Search Results for 'Coole Park'
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A number of free events will take place at Coole in the coming weeks.
Coole Park has a rich cultural heritage as the former home of Lady Augusta Gregory and the centre of the Irish Literary Revival. Its present status as a nature reserve is due to the global importance of its extensive wetland system and woodland which borders it. To celebrate both these aspects of Coole there will be two free events during the last weekend in May.
Minister of State for Justice at the Department of Justice and Equality with special responsibility for Equality, Immigration, and Integration, David Stanton, is to launch the West of Ireland Traveller History Project at the National Museum of Ireland – Country Life, Turlough Park, Castlebar today, October 21.
A free public performance of George Bernard Shaw's anti-war play O'Flaherty VC is among the highlights on the calendar of events this month at Coole.
The next free guided walk at Coole will be on Sunday May 29. The walk, titled ‘The Story of Coole’, is a general introduction to the history of the estate and Lady Gregory’s life at Coole.
Good news for Coole Park lovers is that the Coole Park Visitor Centre is now open again after the winter floods — opening hours are 10am to 5pm daily. Last entry to Visitor Centre is at 4.45pm. and the park gates close at 6pm.
There is something for everyone in the programme of free events taking place in Coole next week to celebrate Heritage Week.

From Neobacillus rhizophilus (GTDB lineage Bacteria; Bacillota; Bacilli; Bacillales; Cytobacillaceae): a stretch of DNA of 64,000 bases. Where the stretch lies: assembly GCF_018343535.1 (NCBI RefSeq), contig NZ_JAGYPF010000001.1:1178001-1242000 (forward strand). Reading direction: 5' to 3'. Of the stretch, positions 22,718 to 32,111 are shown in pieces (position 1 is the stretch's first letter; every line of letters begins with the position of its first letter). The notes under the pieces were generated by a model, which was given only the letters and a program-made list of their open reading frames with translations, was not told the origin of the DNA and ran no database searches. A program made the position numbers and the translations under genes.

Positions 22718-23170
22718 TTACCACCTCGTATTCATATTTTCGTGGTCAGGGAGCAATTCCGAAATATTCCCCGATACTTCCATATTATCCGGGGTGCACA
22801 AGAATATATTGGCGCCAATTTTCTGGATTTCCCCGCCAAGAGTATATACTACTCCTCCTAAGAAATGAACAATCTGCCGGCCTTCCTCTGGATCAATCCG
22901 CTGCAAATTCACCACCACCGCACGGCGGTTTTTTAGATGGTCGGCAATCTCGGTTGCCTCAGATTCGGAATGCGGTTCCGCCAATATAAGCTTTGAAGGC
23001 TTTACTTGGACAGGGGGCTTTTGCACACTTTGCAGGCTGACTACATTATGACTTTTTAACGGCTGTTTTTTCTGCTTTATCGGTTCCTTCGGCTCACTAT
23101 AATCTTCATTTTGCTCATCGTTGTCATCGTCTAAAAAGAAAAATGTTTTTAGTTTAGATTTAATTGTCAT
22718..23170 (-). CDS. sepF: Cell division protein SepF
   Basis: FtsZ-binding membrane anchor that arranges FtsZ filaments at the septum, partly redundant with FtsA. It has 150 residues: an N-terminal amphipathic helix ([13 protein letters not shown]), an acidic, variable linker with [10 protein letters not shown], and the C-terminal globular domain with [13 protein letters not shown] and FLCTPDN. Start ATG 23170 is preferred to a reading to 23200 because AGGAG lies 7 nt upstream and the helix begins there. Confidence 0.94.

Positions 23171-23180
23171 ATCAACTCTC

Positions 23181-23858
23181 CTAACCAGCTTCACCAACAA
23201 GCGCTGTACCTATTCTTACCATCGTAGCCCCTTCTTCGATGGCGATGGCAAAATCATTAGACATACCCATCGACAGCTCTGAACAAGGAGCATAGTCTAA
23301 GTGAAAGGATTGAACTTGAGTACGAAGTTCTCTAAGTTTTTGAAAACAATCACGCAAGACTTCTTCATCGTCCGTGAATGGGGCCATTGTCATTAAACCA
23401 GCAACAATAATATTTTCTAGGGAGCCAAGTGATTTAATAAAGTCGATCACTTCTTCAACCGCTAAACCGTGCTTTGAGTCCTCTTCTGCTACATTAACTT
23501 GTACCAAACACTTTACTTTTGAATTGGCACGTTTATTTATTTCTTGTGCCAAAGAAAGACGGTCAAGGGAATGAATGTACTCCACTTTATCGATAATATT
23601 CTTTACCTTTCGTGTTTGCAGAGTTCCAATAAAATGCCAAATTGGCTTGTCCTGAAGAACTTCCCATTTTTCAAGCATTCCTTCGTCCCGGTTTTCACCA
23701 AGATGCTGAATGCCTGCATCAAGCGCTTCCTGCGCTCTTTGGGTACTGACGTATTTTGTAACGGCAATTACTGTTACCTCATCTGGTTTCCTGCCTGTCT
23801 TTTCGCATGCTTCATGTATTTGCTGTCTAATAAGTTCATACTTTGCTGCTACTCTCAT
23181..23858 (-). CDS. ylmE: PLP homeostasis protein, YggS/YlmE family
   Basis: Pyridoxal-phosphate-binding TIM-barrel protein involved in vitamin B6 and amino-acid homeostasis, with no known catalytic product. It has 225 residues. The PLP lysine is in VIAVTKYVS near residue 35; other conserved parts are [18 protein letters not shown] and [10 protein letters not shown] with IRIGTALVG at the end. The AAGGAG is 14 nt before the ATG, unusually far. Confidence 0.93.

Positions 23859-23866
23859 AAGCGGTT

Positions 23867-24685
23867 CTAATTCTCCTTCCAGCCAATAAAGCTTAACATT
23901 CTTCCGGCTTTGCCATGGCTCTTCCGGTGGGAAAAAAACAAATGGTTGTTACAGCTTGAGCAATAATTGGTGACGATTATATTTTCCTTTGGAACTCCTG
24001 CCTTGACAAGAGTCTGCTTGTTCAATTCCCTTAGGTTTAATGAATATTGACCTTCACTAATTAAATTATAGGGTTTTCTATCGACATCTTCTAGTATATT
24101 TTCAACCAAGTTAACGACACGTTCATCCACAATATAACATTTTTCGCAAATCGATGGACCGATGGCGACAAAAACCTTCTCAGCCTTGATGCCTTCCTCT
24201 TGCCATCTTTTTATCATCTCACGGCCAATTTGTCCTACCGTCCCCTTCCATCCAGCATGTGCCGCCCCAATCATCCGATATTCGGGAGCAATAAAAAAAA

Guided heritage walks and fun art and heritage activities for children are among the free events taking place in Coole this August.
Described as “one of the most imaginative literary novelists writing in the English language today,” John Banville will open The Lady Gregory - Yeats Autumn Gathering in September.
In 1960 Mary Hanley forced open the wedged shut door of the cottage at Thoor Ballylee. She walked into the large damp room. For 12 productive and happy summers, the cottage and its adjoining Norman tower had been the home of WB Yeats , his wife George Hyde Lees, and their two children Anne and Michael. Now, however, the floor was covered with manure. For years it had been used as a cow barn. Pulling aside stones that had blocked exits to keep the cattle enclosed, Mary walked into the dining room, with its magnificent enlarged window overlooking the Streamstown river as it races under the four-arched bridge.